The most common cling goby I see in the Daintree is the Black (Stiphodon atratus). Last trip it was the only species seen. Males look fantastic while displaying. Metallic green cheeks on a dark body with electric blue fin edging they seem to display earlier than the other species.  

Smilosicyopus leprurus

Smilosicyopus leprurus

Smilosicyopus leprurus – carnivorous cling goby

This one was a bit of a surprise, and finding it was a new sighting for the creek I was in. Unlike all of the other cling gobies featured here, this species is a carnivore, taking macro invertebrates. Despite intense searching all through the stream, this is the only individual I found and the best image I could manage.

Other gobies

There are a large variety of other goby species in the Carins region’s freshwater streams. Here are some images with captions…  

Unidentified Redigobius

The spotfin goby (Redigobius biklonatus) is common in the slow leafy sections of creeks near the sea.

Flase Celebes Goby (Glossogobius illinus)

Flase Celebes Gobies (Glossogobius illinus) are the most common of all of the goby species in the coastal streams.

Roman nose goby (Awaous acritosus)

The largest of the gobies, the Roman Nosed (Awaous acritosus) is also extremely shy, darting away quickly. They grow to about 30cm.

Sleepers or Gudgeons

A number of gudgeon species live in the tropical streams of the Cairns area, but can be shy and hard to photograph.  

Brown Sleeper (Eleotris fusca)

What might be a Brown Sleeper (Eleotris fusca) peering out of his boulder home…

Snakehead Gudgeon male (Giurus margaritacea)

Snakehead Gudgeon male (Giurus margaritacea)

Well, that’s the round up of the gudgeon and goby species I found in the Wet Tropics this time around. Next post will be about the other fish species…

9 Amazing animals from the cold waters of Southern Australia

 9 Amazing animals from the cold waters of Southern Australia

Well everyone, 2015 has been a rather hectic year. No rest for the wicked, some say. Right after leaving the Wet Tropics, it was straight down south with my favourite biologist and partner Linda for a “meet the family.” Yes, she did very well, but no doubt you’re more interested in what we saw under the sea… More information for each image can be found by following the Flickr link.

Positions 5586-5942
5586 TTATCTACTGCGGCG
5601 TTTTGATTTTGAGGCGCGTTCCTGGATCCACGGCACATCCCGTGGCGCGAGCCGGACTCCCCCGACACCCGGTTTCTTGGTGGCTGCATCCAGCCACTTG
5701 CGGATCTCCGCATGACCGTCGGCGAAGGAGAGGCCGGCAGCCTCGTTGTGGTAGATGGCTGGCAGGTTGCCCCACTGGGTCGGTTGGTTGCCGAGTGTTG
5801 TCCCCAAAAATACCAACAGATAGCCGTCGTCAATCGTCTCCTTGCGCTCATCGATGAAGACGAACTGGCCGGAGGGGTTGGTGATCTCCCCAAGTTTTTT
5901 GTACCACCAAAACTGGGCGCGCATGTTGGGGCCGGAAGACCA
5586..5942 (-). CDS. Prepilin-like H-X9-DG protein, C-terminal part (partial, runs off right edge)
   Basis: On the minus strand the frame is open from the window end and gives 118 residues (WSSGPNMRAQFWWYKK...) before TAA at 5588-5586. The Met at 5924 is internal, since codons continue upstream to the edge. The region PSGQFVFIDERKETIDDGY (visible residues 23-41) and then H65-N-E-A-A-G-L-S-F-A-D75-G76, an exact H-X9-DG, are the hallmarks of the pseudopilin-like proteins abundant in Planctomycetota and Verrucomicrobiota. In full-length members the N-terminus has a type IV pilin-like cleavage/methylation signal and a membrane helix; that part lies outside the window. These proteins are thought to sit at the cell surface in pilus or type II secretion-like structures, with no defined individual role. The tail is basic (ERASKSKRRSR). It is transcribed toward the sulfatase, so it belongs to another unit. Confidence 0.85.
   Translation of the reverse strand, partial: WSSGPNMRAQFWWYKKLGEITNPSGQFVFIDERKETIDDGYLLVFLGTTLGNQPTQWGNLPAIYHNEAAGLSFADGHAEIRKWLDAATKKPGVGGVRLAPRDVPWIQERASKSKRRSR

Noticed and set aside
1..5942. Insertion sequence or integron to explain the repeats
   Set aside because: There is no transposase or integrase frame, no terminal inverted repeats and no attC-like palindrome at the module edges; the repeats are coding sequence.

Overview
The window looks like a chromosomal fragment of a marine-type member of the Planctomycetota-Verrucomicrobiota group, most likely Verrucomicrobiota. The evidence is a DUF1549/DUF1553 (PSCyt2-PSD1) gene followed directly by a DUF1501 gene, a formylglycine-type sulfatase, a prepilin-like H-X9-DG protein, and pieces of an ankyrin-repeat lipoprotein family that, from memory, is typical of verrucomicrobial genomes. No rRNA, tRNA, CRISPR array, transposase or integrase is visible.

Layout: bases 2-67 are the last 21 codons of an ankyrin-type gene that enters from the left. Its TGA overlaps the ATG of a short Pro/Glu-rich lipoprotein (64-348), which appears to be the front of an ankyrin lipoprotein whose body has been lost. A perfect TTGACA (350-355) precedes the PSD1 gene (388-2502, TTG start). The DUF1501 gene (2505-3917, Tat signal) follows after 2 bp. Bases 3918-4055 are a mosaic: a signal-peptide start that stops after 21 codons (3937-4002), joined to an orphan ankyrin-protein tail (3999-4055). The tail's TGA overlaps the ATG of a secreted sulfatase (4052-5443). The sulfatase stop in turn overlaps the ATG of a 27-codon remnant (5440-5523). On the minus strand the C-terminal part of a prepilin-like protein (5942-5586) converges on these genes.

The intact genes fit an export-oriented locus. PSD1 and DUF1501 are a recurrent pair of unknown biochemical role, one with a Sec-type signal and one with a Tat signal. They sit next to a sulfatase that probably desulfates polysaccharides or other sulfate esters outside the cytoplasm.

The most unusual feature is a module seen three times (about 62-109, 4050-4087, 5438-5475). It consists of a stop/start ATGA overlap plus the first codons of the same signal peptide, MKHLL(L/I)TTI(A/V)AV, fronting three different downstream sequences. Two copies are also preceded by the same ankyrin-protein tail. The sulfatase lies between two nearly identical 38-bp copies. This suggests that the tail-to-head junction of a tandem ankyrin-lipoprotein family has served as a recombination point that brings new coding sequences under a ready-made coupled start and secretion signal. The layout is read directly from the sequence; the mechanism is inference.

9 Dragons of the Sea

Now these little guys are about the most amazing members of the Seahorse and Pipefish family (Sygnathidae). There are three types of Sea Dragon found in Southern Australia, two kinds of Weedy and one kind of Leafy. The common Weedy Seadragon is far more abundant than you may realise. In one snorkelling session I spotted over 40 of them! It does take a trained eye, and they sit at a depth of 3-6m among seagrass and sea nymph beds. Like other seahorses and sea dragons the male is the one that looks after the eggs under his tail until they hatch. This was the first thing we saw on the first day. Not a bad start!

Weedy sea dragon (Phyllopteryx taeniolatus)

Weedy sea dragon (Phyllopteryx taeniolatus)

Weedy sea dragon (Phyllopteryx taeniolatus)

Weedy sea dragon (Phyllopteryx taeniolatus)

The long tubular snout is used to suck up tiny shrimps

Weedy sea dragon (Phyllopteryx taeniolatus)

Weedy sea dragon (Phyllopteryx taeniolatus)

In the sea nymph beds they can be a little tricky to spot…

8 Little Sea Dumplings

Unknown to most people that visit the beach, at night a strange little character emerges from the sand, peering out with big, bulbous eyes.

Dumpling squid (Euprymna tasmanica)